Oxygen-Induced Vasodilation Is Blunted in Pulmonary Arterioles
From Fetal Rats With Nitrofen-Induced Congenital
By Christopher P. Coppola and John R. Gosche
New Haven, Connecticut
Persistent pulmonary hypertension
contributes to the high mortality rate associated with con-
genital diaphragmatic hernia (CDH). Oxygen is an important
stimulus for pulmonary vasodilation in the perinatal period.
The authors have investigated the responses of isolated
pulmonary arterioles from fetal rats with and without CDH to
an increase in oxygen tension.
CDHs were induced in fetal rats by feeding nitrofen
to timed-pregnant rats at midgestation. A third-generation
pulmonary arteriole was isolated from the right lung at term.
Isolated arterioles were pressurized at their “optimal dis-
tending pressure.” Diameter changes in response to an in-
crease in oxygen tension from 25 to 40 mm Hg (“hypoxic”
conditions) to 90 to 150 mm Hg (“normoxic” conditions)
were recorded for K
preconstricted arterioles from control
rats, from rats with nitrofen-induced CDH, and from rats that
were nitrofen exposed but did not have a CDH.
“Normoxic” exposure reversed the K
tion in control arterioles by 124 Ϯ 26%. In contrast, arterioles
from rats with nitrofen-induced CDH dilated signiﬁcantly less
than controls (20 Ϯ 15% of the K
responses of arterioles from rats that were nitrofen exposed
but did not get a CDH were not different (
Ͼ .05) from
Oxygen-induced vasodilation is blunted in pul-
monary arterioles from rats with nitrofen-induced CDH.
Blunted oxygen-induced vasodilation may contribute to per-
sistent pulmonary hypertension in CDH.
J Pediatr Surg 36:593-597. Copyright
2001 by W.B.
INDEX WORDS: Congenital diaphragmatic hernia, nitrofen,
ULMONARY HYPERTENSION and persistent fe-
tal circulation are common causes of morbidity and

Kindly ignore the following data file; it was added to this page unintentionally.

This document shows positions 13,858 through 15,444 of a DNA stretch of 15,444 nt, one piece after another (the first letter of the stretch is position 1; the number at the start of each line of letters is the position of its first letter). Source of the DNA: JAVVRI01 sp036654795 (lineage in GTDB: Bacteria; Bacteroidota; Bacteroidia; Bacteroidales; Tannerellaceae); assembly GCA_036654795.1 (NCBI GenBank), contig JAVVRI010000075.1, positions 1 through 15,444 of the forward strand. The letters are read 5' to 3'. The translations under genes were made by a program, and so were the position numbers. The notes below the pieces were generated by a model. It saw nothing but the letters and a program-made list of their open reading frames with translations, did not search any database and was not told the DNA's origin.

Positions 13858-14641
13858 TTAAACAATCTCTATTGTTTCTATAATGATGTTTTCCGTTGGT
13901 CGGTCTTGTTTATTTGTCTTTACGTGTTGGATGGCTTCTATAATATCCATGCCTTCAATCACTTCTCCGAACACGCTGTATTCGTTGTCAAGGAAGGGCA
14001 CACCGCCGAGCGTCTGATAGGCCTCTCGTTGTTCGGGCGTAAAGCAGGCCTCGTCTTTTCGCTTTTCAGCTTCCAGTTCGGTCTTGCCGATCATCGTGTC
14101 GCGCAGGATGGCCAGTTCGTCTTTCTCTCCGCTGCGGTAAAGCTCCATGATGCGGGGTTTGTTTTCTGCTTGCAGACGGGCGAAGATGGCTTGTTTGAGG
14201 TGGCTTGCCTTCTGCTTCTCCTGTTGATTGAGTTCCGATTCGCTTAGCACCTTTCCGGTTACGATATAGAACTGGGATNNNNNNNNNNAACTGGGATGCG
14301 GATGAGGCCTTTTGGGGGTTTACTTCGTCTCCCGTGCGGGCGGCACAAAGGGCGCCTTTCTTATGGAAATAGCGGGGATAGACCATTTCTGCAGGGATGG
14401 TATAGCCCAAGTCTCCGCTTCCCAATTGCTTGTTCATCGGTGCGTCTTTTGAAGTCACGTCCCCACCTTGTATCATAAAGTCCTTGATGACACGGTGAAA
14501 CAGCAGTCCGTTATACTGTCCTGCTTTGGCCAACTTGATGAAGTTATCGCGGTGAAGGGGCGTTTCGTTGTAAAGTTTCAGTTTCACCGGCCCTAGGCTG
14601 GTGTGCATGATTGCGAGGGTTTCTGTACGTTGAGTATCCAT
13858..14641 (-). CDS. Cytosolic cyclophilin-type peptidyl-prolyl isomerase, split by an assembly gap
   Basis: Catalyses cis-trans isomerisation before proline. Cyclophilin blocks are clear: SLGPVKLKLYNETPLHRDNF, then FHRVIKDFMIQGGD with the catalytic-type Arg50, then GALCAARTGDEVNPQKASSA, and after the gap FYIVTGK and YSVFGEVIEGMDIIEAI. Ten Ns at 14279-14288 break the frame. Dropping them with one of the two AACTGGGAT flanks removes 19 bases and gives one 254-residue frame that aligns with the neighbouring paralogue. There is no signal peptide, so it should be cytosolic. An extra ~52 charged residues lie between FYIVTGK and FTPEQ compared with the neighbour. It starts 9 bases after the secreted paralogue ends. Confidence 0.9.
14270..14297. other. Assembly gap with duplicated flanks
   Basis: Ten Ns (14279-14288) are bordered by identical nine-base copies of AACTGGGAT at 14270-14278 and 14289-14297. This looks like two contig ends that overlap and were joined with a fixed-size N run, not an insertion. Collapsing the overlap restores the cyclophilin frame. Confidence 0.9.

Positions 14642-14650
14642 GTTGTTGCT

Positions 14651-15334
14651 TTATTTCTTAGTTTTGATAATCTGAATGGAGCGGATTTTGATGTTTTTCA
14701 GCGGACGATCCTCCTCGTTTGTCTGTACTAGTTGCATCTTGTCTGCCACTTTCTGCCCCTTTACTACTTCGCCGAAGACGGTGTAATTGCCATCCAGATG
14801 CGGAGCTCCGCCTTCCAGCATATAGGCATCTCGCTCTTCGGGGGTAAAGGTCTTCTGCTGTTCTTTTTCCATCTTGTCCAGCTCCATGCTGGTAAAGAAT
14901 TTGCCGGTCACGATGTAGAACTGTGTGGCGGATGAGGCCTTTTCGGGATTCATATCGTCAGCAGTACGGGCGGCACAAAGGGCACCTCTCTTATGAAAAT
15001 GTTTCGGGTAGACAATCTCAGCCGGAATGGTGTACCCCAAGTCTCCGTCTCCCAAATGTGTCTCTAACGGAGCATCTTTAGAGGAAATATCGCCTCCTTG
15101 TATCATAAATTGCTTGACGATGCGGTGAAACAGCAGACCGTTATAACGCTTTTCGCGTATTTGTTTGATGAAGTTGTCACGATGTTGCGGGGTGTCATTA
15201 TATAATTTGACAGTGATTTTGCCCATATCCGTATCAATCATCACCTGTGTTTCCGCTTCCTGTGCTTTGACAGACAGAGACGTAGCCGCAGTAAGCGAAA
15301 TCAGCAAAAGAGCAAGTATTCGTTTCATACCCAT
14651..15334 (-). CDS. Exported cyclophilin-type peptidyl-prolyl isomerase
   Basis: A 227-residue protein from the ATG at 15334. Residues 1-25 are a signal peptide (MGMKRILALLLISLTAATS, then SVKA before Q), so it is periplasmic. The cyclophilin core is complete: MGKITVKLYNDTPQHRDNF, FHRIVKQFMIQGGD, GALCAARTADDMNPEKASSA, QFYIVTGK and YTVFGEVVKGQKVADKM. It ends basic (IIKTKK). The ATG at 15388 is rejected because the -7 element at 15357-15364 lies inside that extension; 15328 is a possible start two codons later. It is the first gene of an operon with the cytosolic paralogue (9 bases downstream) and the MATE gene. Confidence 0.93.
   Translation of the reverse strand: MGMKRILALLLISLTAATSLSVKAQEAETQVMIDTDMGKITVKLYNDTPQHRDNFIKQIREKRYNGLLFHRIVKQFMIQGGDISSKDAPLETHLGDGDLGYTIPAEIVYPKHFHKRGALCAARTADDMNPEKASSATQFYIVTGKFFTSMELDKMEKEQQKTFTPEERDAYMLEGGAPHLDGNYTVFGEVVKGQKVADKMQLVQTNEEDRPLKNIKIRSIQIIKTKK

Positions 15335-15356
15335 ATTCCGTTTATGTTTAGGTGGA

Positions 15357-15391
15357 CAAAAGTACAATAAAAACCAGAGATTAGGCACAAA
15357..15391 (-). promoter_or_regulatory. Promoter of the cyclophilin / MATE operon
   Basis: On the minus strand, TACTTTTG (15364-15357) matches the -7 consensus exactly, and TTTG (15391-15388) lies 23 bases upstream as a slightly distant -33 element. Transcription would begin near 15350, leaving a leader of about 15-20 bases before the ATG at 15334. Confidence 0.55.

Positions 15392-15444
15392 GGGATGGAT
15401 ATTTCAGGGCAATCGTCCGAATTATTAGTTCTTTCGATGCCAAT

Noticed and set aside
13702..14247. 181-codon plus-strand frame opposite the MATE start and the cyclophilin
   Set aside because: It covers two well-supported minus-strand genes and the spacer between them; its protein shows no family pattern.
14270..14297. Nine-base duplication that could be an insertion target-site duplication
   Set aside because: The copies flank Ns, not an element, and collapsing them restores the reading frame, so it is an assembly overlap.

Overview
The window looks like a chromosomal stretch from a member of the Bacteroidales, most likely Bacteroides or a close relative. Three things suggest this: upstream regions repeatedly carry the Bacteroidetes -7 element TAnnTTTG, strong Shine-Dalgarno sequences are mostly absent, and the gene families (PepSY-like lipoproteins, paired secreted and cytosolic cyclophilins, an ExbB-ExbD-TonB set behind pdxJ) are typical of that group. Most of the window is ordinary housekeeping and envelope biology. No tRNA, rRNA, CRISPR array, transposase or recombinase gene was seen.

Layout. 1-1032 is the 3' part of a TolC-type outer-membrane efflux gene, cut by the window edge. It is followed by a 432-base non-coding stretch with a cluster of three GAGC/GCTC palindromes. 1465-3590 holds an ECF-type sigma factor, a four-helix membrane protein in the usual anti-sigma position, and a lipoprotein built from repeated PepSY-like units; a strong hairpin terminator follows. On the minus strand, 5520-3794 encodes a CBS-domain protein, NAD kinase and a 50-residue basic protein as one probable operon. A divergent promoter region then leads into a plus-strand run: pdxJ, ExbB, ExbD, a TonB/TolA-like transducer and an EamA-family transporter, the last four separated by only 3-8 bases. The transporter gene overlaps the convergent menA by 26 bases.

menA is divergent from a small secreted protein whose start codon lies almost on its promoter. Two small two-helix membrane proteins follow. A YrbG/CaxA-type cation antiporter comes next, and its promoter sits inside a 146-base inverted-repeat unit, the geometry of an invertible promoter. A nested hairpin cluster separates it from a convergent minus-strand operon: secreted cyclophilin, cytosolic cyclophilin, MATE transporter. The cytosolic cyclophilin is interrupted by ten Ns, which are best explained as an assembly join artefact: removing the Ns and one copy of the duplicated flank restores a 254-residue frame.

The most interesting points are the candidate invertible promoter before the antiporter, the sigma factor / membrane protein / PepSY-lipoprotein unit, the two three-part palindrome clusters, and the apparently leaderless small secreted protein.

mortality in infants with congenital diaphragmatic her-
nias (CDH). Currently, the etiology of the pulmonary
hypertension associated with CDH remains poorly un-
derstood. Persistent pulmonary hypertension in the new-
born period (PPHN) may reﬂect a failure of the normal
physiologic mechanisms that contribute to pulmonary
vasodilation at birth.
Similar deﬁcits also might contrib-
ute to pulmonary hypertension in infants with CDH.
Increases in intraalveolar and intravascular oxygen
tension cause pulmonary vasodilation and are potent
stimuli for the decrease in pulmonary vascular resistance
that occurs at birth.
We have reported previously that
the vasoconstriction induced by hypoxia is blunted in
isolated third-generation pulmonary arterioles from fetal
rats with nitrofen-induced CDH.
We hypothesized that
this blunted hypoxic vasoconstrictor response might be
attributable to a blunting of the vasodilation that would
have occurred in response to a change from the relatively
hypoxic fetal environment to the “normoxic” environ-
ment in the tissue chamber. In this report we present data
from experiments to evaluate the responses of isolated
third-generation pulmonary arterioles from control fetal
rats and from fetal rats with nitrofen-induced CDH to an
increase in oxygen tension.
MATERIALS AND METHODS
All experimental procedures were approved by our institutional
Animal Care and Use Committee, and were performed in accordance
with the National Research Council’s guide for the care and use of
Preparation of Pulmonary Microvessels
Timed-pregnant Sprague-Dawley rats were purchased from a com-
mercial vendor, and were housed in an AAALAC-approved animal
care facility. A total of 28 term fetuses were taken from 20 timed-
pregnant rats for use in these studies. No more than 2 fetuses from the
same maternal rat were included in the same treatment group.
On day 12 of gestation (sperm positive, day 1), pregnant rats were
fed either 75 mg of nitrofen, 2,4 dichlorophenyl-p-nitrophenyl ether
(Zhejiang Chemicals, Hangzhou, Peoples Republic of China) dissolved
From the Pediatric Surgical Research Laboratory, Division of
Pediatric Surgery, Department of Surgery, Yale University School of
Medicine, New Haven, CT.
Presented at the 30th Annual Meeting of the American Pediatric
Surgical Association, Rancho Mirage, CA, May 17, 1999.
Supported in part by a research grant from the American Lung
Association, Connecticut afﬁliate, #RG-004-N.
Address reprint requests to John R. Gosche, MD, PhD, Department
of Surgery, Yale University School of Medicine, 333 Cedar St, FMB
132, New Haven, CT 06520.
Copyright © 2001 by W.B. Saunders Company
Journal of Pediatric Surgery,
Vol 36, No 4 (April), 2001: pp 593-597